Publication details for Dr Peter W. DraperMcCrum, M., Smartt, S. J., Kotak, R., Rest, A., Jerkstrand, A., Inserra, C., Rodney, S. A., Chen, T. -W., Howell, D. A., Huber, M. E., Pastorello, A., Tonry, J. L., Bresolin, F., Kudritzki, R. -P., Chornock, R., Berger, E., Smith, K., Botticella, M. T., Foley, R. J., Fraser, M., Milisavljevic, D., Nicholl, M., Riess, A. G., Stubbs, C. W., Valenti, S., Wood-Vasey, W. M., Wright, D., Young, D. R., Drout, M., Czekala, I., Burgett, W. S., Chambers, K. C., Draper, P., Flewelling, H., Hodapp, K. W., Kaiser, N., Magnier, E. A., Metcalfe, N., Price, P. A., Sweeney, W. & Wainscoat, R. J. (2014). The superluminous supernova PS1-11ap: bridging the gap between low and high redshift. Monthly Notices of the Royal Astronomical Society 437(1): 656-674.
- Publication type: Journal Article
- ISSN/ISBN: 0035-8711, 1365-2966
- DOI: 10.1093/mnras/stt1923
- Keywords: Supernovae: general, Supernovae: individual: PS1-11ap
- Further publication details on publisher web site
- Durham Research Online (DRO) - may include full text
Author(s) from Durham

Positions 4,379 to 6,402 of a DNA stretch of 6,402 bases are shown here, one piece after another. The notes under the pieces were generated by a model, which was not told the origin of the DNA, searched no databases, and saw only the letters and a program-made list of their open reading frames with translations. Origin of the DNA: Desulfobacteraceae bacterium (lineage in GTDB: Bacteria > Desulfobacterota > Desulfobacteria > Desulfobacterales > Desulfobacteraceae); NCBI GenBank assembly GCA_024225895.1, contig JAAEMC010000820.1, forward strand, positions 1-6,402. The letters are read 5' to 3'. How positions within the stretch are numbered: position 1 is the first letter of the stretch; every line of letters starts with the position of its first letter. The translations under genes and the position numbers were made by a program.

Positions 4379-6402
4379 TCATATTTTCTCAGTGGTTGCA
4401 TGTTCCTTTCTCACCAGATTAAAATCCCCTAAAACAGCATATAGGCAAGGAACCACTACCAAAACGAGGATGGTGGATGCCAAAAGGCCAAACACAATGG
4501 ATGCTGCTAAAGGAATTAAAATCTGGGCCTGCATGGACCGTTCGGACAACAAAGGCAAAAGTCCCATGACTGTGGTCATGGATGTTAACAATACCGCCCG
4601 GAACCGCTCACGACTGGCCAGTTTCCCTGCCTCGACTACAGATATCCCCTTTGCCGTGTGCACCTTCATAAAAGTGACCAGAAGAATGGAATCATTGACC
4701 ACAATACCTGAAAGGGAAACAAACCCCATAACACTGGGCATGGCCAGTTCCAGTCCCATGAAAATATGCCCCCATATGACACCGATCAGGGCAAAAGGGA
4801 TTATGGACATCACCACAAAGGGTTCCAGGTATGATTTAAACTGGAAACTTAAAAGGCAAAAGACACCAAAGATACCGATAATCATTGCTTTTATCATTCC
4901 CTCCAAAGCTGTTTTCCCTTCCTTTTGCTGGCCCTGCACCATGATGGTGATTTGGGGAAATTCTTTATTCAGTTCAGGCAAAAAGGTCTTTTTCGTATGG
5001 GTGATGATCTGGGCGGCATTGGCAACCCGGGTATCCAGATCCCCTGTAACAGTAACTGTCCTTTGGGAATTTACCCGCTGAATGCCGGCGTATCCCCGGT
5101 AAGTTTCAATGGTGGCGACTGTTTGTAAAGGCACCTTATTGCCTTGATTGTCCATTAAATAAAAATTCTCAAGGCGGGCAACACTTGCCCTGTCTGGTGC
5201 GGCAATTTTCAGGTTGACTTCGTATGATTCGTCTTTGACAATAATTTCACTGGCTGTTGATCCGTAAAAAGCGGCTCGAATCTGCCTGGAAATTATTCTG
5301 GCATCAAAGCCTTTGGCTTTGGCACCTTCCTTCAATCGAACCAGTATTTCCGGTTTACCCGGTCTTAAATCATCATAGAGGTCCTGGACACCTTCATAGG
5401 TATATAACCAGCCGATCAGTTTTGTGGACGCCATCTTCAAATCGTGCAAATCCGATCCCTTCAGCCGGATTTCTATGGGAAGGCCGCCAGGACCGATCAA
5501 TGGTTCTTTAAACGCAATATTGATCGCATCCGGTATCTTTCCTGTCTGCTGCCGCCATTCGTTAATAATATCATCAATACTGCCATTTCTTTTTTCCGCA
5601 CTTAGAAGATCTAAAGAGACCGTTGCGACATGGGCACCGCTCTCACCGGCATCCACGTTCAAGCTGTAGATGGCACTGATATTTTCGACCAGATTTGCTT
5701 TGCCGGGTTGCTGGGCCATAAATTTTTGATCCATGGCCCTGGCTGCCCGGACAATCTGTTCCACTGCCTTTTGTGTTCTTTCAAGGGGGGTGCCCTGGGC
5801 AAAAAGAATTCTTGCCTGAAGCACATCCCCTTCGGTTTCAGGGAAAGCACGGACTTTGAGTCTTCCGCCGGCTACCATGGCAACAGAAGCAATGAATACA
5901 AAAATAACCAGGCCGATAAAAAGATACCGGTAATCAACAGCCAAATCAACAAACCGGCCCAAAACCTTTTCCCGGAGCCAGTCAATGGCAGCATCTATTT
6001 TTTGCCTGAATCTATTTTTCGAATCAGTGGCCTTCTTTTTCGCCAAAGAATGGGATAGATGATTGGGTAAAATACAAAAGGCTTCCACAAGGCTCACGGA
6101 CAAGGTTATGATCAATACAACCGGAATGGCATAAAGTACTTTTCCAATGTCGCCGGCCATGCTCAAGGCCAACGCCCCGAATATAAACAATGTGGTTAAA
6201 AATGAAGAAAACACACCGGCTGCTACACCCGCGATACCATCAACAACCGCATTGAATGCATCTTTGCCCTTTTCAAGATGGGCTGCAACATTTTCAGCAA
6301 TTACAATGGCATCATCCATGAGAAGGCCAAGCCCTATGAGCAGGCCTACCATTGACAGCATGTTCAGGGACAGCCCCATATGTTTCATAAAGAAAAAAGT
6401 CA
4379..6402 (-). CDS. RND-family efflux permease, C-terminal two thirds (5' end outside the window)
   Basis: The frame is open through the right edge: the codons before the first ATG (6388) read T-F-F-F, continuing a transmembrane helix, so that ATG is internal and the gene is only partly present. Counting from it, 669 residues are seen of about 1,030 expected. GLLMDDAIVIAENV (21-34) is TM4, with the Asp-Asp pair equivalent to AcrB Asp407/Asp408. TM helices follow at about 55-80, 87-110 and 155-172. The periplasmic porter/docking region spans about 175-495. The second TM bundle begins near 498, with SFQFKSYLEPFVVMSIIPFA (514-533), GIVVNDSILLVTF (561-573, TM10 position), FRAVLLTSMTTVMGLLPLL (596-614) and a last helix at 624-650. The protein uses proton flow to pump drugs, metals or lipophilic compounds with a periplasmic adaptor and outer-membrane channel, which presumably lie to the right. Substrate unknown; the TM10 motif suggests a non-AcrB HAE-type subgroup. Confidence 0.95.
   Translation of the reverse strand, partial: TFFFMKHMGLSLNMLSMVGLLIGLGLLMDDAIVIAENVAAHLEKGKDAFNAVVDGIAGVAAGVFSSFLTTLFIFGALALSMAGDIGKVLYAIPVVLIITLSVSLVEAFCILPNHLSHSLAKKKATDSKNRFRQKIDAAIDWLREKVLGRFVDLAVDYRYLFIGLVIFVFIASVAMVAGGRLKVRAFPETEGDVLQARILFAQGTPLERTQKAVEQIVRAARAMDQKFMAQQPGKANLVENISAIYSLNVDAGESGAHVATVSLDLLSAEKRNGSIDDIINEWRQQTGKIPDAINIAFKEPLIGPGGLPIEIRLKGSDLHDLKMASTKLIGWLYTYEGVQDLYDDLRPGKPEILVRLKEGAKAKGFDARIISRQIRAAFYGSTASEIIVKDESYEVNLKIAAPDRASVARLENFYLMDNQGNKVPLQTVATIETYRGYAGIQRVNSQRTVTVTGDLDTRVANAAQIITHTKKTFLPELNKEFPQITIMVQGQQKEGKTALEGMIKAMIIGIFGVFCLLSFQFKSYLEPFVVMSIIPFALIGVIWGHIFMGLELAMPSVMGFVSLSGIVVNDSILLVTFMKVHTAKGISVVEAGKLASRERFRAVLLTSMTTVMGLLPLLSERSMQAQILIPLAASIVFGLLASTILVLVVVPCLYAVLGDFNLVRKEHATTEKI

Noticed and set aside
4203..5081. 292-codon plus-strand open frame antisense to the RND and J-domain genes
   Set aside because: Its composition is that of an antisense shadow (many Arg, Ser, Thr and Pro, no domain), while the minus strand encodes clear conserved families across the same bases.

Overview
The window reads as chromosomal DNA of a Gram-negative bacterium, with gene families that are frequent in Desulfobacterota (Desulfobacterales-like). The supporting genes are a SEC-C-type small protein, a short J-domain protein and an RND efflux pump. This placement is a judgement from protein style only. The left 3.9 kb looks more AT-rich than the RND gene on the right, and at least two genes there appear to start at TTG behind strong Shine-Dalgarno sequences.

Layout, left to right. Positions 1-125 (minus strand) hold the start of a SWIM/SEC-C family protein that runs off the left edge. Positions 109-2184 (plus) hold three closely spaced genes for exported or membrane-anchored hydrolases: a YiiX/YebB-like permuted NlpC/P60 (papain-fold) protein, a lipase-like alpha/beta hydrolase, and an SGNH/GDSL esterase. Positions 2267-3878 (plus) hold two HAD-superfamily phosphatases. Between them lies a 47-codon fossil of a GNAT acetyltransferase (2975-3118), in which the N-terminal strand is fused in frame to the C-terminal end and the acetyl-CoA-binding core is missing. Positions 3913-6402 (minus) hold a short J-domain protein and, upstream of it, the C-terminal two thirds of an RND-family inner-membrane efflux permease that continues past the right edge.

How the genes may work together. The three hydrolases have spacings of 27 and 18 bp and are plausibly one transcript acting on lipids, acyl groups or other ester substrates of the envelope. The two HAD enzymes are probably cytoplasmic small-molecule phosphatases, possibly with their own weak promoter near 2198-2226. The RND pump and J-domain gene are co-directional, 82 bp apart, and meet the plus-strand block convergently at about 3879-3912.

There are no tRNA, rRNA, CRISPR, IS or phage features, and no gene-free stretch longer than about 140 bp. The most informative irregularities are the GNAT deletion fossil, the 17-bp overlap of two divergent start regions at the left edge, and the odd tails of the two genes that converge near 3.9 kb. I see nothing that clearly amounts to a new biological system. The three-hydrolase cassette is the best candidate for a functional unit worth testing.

We present optical photometric and spectroscopic coverage of the superluminous supernova (SLSN) PS1-11ap, discovered with the Pan-STARRS1 Medium Deep Survey at z = 0.524. This intrinsically blue transient rose slowly to reach a peak magnitude of Mu = −21.4 mag and bolometric luminosity of 8 × 1043 erg s−1 before settling on to a relatively shallow gradient of decline. The observed decline is significantly slower than those of the SLSNe-Ic which have been the focus of much recent attention. Spectroscopic similarities with the lower redshift SN2007bi and a decline rate similar to 56Co decay time-scale initially indicated that this transient could be a candidate for a pair instability supernova (PISN) explosion. Overall the transient appears quite similar to SN2007bi and the lower redshift object PTF12dam. The extensive data set, from 30 d before peak to 230 d after, allows a detailed and quantitative comparison with published models of PISN explosions. We find that the PS1-11ap data do not match these model explosion parameters well, supporting the recent claim that these SNe are not pair instability explosions. We show that PS1-11ap has many features in common with the faster declining SLSNe-Ic, and the light-curve evolution can also be quantitatively explained by the magnetar spin-down model. At a redshift of z = 0.524, the observer-frame optical coverage provides comprehensive rest-frame UV data and allows us to compare it with the SLSNe recently found at high redshifts between z = 2 and 4. While these high-z explosions are still plausible PISN candidates, they match the photometric evolution of PS1-11ap and hence could be counterparts to this lower redshift transient.